Based on the number of accommodations that have been made available across the country for immigrants, over 130,000 – or more than 13% of the total who arrived in Germany are no longer accounted for.
The government confirmed this figure to the Bundestag parliament on Thursday.
Frank-Jurgen Weise, head of Germany’s migration office, also acknowledged that approximately 400,000 people are in the country whose identities are unknown to government authorities.
Countries across the European Union are recognizing that their grand experiment, allowing huge numbers of migrants from the Middle East and North Africa, is failing. They are re-assessing their programs, fortifying their borders and, in many cases, chartering flights to return refugees to Middle East and North African nations, specifically Afghanistan and Morocco.
The German government has passed a series of tighter, new laws on asylum that will go to the upper house of parliament for ratification.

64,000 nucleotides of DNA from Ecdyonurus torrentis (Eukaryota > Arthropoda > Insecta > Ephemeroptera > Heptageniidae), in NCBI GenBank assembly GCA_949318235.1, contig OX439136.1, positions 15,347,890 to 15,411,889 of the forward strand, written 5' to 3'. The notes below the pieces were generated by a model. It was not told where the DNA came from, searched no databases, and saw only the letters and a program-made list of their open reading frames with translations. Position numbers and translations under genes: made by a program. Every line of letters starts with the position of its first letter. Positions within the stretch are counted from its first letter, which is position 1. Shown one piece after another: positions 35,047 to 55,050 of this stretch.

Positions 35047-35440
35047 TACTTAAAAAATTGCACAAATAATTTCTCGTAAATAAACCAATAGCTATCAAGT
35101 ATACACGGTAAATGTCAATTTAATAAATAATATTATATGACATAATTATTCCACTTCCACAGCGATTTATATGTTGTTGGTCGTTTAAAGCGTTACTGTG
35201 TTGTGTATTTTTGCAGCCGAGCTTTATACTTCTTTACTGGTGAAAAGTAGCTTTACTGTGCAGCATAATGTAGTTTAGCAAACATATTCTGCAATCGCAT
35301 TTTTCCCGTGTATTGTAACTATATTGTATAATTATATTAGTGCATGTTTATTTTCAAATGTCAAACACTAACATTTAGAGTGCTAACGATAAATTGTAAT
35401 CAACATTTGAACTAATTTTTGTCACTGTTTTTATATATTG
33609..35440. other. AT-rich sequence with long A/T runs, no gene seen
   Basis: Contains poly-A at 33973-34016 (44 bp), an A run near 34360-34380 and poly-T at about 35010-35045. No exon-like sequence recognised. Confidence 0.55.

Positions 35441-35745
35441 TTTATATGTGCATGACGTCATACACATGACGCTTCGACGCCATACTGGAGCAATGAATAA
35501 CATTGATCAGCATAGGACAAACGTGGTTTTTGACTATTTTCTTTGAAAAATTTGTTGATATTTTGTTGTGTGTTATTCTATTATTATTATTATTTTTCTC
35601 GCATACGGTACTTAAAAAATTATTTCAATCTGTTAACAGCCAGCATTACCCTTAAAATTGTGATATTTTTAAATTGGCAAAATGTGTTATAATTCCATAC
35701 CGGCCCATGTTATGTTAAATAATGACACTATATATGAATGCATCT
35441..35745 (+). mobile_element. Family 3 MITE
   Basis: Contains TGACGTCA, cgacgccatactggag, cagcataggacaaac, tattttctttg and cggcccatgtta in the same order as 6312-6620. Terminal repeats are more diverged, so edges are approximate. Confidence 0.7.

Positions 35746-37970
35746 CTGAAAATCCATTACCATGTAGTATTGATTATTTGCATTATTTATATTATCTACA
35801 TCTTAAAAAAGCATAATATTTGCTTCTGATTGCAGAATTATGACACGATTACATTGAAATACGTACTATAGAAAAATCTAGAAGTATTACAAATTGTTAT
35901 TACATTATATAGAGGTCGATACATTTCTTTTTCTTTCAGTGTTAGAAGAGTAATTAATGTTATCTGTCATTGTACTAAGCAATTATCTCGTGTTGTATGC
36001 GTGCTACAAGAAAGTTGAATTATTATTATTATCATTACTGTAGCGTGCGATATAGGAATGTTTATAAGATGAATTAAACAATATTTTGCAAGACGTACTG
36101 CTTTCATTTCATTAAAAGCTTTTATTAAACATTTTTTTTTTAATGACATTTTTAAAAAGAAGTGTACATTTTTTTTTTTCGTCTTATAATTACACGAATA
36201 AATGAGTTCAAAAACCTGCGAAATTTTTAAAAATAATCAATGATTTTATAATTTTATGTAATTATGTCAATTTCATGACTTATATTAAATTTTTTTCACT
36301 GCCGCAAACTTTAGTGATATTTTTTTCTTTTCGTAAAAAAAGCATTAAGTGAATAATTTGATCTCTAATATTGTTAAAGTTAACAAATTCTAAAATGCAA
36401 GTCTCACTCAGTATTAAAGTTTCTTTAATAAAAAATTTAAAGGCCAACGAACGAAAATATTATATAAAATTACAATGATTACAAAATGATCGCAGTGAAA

Although this legislation is designed to speed up asylum processes, it will make it easier to deport those asylum seekers who have been denied the right to settle in the country and also make them wait up to two years before family members may join them in Germany.
Coordination and cooperation between European ‘safe’ countries responsible for the refugees when they first arrived in Europe has literally disintegrated as large numbers of refugees wander underground across the continent.
In January, over 21 times more migrants than in January 2015 arrived in Greece with the intent to move on toward Europe. Germans have been advised to prepare for as many as 2.6 million more migrants to settle in the country by 2020.